Men who buy hookers, by and large, aren't spending their money for the 15 minutes of paint-by-number sex and five seconds of afterglow they get for their money. They spend their cash for The Process--the search, the choosing, the negotiation, and the eventual purchase. It's not the getting off that gets them off.
It's The Process.
I wish I could remember where I heard that. As a happily married and duly-satsified guy, I spend my money on other vices, like food, booze, and travel. Still, whether it was a working girl at the Hooker Bar in Vegas or something I saw while watching Hookers at the Point on HBO, I once heard a prostitute drop that bit of philosphy. It made sense to me, not because I'm a John, but because just about anything that gets us off has a Process.
Poker ain't much different.
My favorite part of a poker game is not flopping a set against an overpair or having my 15-outer get there. It's the ten minutes I spend before I walk out the door of my house. I walk around the house and collect the money I'm going to take for the night. I walk into my bedroom, count out the bills, wrap them up, and pocket them. I get dressed. If they are clean--or marginally so--I wear one of four pairs of boxer shorts, a particular pair of jeans, and one of about four different shirts. I walk back downstairs to find my cell phone and iPod. The cell goes in one pocket and the iPod slides onto another. I kiss the wife and kid, walk out through the garage, get in Emilio the SDV, and start the drive.
Usually, that ten minutes is all I can control about the night. I can choose what I'm wearing, how much money I take, how I exit the house, and how fast I drive. It's methodical and it rarely changes. When it does change, it throws my night off. If the wife is cranky, the kid says soemthing sappy, or my iPod isn't charged, I'm set off balance. If I have to wear a shirt I don't like or a pair of uncomfortable jeans, I don't enjoy it as much. However, if everything goes right, I'm at peace...for at least ten minutes.
Because, after that, we as poker players start to lose control. Once I walk into the room and buy-in for my standard amount, external forces come into play. Is Wyoming going to turn his hat around and offer a fight? Will the cold decks hit? Will a former cop sit down at the table and make me wonder whether I'm about to see a raid in person?
I'm not going to stretch the metaphor too far, but I have to imagine it's the same for a John who gets off on The Process. Once he hands over his money, he has lost all control with his girl. It is, for all intents and purposes, over. The excitement is in getting there, you know?
I'm not a superstitious guy. Sometimes I am rational to a fault. Still, there is something about The Process that changes me. These are things that I usually don't admit in conversation. I take care to pass myself of as a reasonable person. So, admitting the following is a bit of a look inside the Irrational Otis.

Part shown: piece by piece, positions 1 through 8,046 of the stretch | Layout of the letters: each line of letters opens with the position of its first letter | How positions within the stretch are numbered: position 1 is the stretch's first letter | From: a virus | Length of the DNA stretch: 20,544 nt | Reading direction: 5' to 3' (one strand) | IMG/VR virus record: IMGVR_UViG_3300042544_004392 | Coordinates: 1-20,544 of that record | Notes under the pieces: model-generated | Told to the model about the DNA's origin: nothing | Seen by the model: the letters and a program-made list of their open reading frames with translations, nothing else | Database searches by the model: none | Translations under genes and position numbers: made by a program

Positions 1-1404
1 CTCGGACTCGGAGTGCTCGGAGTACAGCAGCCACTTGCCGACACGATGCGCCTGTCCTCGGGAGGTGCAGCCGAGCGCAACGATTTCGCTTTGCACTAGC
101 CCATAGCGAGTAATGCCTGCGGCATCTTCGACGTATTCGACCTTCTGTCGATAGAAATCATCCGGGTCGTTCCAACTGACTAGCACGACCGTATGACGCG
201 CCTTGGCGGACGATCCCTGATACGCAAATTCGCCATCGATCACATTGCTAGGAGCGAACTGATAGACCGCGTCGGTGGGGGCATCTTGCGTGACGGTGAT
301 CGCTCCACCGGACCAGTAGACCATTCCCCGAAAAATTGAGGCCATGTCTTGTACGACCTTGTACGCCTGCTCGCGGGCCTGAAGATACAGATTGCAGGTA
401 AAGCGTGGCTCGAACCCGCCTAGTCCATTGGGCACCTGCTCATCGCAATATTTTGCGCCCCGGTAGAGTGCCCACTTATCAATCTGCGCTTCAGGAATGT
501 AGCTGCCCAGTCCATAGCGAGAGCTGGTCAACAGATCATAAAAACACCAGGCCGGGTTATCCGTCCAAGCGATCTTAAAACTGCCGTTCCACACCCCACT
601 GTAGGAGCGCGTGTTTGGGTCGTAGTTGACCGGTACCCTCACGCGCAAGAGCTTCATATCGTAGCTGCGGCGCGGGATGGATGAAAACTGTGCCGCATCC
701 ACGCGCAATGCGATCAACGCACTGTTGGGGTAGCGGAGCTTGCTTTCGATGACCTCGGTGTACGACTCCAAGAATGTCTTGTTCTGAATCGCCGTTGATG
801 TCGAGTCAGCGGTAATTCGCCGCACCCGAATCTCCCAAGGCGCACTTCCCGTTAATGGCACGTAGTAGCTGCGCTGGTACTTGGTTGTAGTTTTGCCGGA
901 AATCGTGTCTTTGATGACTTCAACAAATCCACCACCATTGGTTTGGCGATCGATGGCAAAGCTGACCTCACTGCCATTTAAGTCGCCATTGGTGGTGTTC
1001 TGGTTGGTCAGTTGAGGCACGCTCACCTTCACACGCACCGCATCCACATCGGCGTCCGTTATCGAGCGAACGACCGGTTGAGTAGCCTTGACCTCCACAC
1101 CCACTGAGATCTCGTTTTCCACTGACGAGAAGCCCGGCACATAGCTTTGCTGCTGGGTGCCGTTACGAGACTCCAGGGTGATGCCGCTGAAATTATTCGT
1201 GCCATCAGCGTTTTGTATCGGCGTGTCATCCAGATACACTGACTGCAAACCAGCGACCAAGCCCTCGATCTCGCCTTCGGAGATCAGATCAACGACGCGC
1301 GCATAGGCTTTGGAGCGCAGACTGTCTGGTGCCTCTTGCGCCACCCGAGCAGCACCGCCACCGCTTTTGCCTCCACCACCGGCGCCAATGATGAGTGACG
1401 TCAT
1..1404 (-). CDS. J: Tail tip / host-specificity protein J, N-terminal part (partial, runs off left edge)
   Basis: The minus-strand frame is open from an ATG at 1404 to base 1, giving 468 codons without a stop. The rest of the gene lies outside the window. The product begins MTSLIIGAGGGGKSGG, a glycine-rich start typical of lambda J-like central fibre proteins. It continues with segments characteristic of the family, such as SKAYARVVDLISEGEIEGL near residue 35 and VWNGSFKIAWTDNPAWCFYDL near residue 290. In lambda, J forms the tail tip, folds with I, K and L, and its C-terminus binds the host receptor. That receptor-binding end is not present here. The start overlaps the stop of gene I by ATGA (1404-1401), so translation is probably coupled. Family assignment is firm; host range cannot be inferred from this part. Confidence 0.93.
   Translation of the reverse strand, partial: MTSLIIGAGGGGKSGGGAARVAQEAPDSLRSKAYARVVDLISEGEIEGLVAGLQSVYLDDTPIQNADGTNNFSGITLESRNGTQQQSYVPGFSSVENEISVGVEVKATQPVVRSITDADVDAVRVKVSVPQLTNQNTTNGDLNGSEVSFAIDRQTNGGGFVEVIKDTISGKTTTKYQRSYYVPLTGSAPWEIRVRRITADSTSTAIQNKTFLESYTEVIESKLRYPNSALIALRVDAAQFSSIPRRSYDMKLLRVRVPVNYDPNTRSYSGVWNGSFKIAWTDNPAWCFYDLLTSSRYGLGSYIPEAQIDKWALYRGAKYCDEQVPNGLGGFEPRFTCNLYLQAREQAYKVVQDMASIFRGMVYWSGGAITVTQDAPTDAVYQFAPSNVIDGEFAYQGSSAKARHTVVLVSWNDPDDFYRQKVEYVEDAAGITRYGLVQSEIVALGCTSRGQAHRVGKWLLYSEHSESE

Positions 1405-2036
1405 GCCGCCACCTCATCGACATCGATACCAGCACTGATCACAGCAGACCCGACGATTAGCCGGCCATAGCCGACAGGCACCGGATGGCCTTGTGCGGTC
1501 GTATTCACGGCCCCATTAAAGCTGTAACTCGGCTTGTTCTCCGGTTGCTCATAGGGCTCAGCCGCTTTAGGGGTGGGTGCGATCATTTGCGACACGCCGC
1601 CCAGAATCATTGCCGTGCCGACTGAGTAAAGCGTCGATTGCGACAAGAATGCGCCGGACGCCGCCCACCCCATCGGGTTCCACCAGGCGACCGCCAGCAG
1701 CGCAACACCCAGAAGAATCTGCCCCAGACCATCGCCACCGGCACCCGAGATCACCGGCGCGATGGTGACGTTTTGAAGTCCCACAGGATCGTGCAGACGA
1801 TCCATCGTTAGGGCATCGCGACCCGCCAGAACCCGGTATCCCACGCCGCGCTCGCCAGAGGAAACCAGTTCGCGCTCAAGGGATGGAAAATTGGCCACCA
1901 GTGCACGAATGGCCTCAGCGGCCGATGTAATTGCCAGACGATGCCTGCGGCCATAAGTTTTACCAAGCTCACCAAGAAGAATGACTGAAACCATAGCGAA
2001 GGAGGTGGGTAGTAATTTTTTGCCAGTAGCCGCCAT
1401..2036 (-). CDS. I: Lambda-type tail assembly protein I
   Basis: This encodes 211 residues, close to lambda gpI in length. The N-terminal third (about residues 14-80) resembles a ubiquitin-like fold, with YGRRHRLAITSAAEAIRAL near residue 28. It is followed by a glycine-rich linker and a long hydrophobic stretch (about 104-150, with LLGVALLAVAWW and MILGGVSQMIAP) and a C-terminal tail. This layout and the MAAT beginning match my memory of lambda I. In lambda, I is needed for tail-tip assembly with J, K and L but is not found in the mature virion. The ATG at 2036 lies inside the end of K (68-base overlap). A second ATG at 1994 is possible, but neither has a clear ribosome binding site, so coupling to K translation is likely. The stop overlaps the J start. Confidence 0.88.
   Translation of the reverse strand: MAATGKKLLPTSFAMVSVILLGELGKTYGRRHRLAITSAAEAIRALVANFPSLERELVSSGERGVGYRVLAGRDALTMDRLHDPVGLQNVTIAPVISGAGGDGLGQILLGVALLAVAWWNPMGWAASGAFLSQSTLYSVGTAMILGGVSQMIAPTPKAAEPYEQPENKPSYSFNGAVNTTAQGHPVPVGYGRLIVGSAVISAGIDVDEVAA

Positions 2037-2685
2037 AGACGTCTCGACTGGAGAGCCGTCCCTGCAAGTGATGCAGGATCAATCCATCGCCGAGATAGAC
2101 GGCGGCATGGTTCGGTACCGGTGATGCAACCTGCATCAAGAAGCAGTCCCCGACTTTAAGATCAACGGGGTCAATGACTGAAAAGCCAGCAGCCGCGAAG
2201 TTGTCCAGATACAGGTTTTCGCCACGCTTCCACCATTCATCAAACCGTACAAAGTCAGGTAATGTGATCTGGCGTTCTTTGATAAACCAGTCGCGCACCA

I refuse to take $50 bills at the bank or when cashing out of a game. If I somehow end up with $50s, I leave them at home when going through The Process.
A couple of years ago, I picked up a online poker site's money band and used it to wrap my cash. When I started losing, I gave the band away and went back to the drug store rubber band stash I have in my junk drawer.
I have owned no fewer than a half dozen card cappers. I've either given them all away or put them in a drawer following a losing session. I now use a chip and nothing else.
I noticed that my favorite pair of jeans was developing a hole in the knee. One more wash, I figured, would render them unwearable. So, last night, I grabbed the family and headed to a discount store to buy iron-on patches. My wife was incredulous. This afternoon, I turned the jeans inside out and essentially glued the knee back into place. The jeans are now in the washer and look like they are going to come out whole. I will wear them tonight when I walk out the door. It's just a little bit of comfort when nothing else seems to work.
Some things, though, don't work out as well. For instance, my Bongo-Playing Monkey boxers finally got so tattered nothing could save them. I actually wore them twice when they had a hole in the ass big enough to fit a grapefruit. I had to throw them away when the wife finally got disgusted. I was almost afraid to play poker the next day.
I booked a Vegas flight today and was offered the option of choosing my seats on the plane. I always sit as close to the front as I can. The seat nearest the front of the plane was 13A.
I chose seat 17G instead.
Recognizing The Process, I think, is a two-fold boon for one's game. It allows you to figure out what makes you comfortable. It also allows you to identify the silly notions that creep into your head.
More important than anything, though, is a personal study of whether you're more into The Process than the game. Sometimes I think I am. If I ever decide that I couldn't play the game without The Process, I will quit.
Because that will be the day I'm just another of Madame Poker's tricks.